Global Shares Slide Amid Fiscal Cliff, EU Worries


World shares are on course for their worst weekly performance since June, depressed by the looming "fiscal cliff" that could slash U.S. public spending and by Europe's debt troubles.

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However, better-than-expected Chinese economic data for October, pointing to a modest rebound in the world's second largest economy, helped ease some concerns over global growth, keeping market moves within tight ranges on Friday.

The MSCI world equity index was down 0.2 percent at around 323.6 points by 1000 GMT. It has lost just over two percent since Monday morning and looked set to close on Friday with a decline steeper than any other week since June.

European shares extended their losses into a third day, partly due to worries over whether Greece will secure a deal to unlock access to urgently needed international aid.

A senior EU official told Reuters it was unlikely ministers would reach agreement on Monday on whether to release Greece's next aid tranche and that another meeting would probably be needed.

The FTSE Eurofirst index of top European shares was down 0.3 percent to 1094.55 as London's FTSE 100, Paris's CAC-40 and Frankfurt's DAX all slipped between 0.2 and 0.5 percent.

"We still have the situation in Greece; the volatility indexes are showing that investors are not too worried at the moment - but that can change quickly so politicians need to act quickly," said Emile Cardon, a market economist at Rabobank.

Dives in industrial production in France, Sweden and Italy and a warning from a German ministry that the country's economy - Europe's largest - was expected to slow further in the fourth quarter and the first three months of next year, also rattled investors.

German government bonds, favoured by risk-averse investors, rose, with Bund futures climbing 23 basis points on the day to 143.20, adding to gains of more than a point since last Friday's close.


In currency markets, the euro returned to the $1.2717 two-month low against the dollar it hit on Thursday after the European Central Bank kept rates on hold and its president, Mario Draghi, sounded downbeat on the euro zone economy.

The dollar was back in positive territory at 80.830, just below the 81.001 two-month high it hit against a basket of major currencies on Thursday. Rising demand on the back of the looming U.S. fiscal crisis underpinned the greenback, which is seen as a safe haven by international investors.

Since the U.S. elections on Tuesday investors have become worried that Washington's politicians may struggle to find a compromise to cut the budget deficit before nearly $600 billion worth of spending cuts and tax increases kick in early in 2013.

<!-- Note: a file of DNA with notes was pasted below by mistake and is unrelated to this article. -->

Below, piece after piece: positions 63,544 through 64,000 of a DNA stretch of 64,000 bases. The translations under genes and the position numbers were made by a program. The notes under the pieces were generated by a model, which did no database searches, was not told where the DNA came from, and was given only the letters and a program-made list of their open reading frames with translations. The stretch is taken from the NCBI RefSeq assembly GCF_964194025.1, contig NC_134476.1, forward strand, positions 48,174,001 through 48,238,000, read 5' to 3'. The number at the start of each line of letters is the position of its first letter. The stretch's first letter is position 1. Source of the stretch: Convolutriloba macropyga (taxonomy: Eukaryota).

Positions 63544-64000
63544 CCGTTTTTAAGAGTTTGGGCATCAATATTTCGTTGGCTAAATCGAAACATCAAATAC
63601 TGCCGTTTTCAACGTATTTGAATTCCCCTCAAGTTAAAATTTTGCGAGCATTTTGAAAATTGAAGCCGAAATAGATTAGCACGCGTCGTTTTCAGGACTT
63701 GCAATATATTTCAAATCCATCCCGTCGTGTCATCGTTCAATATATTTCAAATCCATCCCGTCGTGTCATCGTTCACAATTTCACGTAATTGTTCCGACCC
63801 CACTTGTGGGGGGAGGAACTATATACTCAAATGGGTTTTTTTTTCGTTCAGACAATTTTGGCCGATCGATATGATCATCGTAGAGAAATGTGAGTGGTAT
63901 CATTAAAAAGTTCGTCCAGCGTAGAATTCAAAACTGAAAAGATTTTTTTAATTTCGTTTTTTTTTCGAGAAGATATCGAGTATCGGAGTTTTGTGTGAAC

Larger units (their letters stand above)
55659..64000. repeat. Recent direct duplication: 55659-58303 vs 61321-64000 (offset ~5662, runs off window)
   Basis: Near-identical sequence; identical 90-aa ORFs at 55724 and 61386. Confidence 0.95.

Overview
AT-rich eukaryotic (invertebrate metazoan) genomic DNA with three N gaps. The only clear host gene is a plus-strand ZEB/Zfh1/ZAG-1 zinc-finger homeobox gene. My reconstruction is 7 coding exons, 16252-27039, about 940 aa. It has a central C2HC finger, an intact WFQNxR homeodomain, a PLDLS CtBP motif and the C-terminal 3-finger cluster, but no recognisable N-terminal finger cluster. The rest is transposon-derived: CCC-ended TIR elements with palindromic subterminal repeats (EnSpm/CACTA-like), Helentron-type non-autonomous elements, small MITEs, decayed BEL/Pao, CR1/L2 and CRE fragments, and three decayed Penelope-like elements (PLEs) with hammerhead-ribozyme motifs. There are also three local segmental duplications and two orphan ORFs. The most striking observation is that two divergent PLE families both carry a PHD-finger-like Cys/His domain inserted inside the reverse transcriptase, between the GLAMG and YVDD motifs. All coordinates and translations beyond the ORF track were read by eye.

Markets are also watching the debt ceiling, which needs to be raised to avoid a government shutdown.

U.S. stock futures were pointing to another cautious open on Wall Street when trading resumes. Data on tap includes the Thomson-Reuters University of Michigan sentiment survey where a small pickup to 83 from 82.6 is forecast.

Analysts say the fiscal cliff could derail the U.S. economy, which had recently defied a general trend in other parts of the world by showing signs of a modest recovery, and a U.S. recession could drag the global economy down further.


Those concerns eased somewhat after Chinese data showed industrial output and retail sales for October slightly exceeded expectations, while annual October consumer inflation dipped to its slowest pace in nearly three years, giving policymakers scope to further loosen monetary policy.

It came right on cue for the start of the week-long leadership changeover in the ruling Communist Party.

"Given the uncertainties in the outside world, we expect the (China) recovery momentum to be limited and the full-year industrial output is likely to be around 10 percent for this year," said Iang Chao, analyst at Guotai Junan Securities in Shanghai.

The slightly better outlook for China left U.S. crude oil prices up 34 cents to $85.43 a barrel. Brent futures were just above $107 a barrel on course for their first weekly gain in a month.

It was a similar story for gold, which rose to a three-week high of $1,737.60 an ounce. Like other safe-haven assets, the U.S. fiscal worries boost the appeal of the precious metal.

"Politics is going to take centre-stage as far as commodity markets are concerned," said Natalie Rampono, a commodity strategist at ANZ.

In Asian trading, Thursday's losses in global stocks weighed on Japan's Nikkei stock average which closed 0.9 percent lower.

MSCI's broadest index of Asia-Pacific shares outside Japan eased 0.2 percent on top of the previous day's 1.3 percent slide, its biggest one-day percentage drop in two months, leaving it 0.4 percent down on the week.